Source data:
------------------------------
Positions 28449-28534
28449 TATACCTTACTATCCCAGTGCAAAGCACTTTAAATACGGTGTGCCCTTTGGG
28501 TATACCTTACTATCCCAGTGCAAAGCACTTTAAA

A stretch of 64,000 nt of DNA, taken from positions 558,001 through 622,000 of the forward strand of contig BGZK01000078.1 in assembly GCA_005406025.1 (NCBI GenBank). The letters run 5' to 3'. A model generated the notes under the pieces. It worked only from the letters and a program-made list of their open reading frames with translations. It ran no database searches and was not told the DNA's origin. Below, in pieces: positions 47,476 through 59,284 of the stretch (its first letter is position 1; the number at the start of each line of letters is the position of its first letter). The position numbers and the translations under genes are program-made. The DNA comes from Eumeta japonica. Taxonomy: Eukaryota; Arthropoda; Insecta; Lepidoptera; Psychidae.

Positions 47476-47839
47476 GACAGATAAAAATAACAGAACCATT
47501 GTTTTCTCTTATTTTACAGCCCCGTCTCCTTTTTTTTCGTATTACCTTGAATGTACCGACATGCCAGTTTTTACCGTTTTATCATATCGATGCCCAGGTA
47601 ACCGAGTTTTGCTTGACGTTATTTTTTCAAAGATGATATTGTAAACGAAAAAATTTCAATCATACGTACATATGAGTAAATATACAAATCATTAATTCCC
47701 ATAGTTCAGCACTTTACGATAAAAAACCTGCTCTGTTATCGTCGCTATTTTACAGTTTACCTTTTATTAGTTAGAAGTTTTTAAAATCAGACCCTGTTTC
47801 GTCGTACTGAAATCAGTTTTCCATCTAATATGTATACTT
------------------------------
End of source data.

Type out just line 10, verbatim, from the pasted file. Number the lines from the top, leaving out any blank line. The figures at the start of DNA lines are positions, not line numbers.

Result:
47801 GTCGTACTGAAATCAGTTTTCCATCTAATATGTATACTT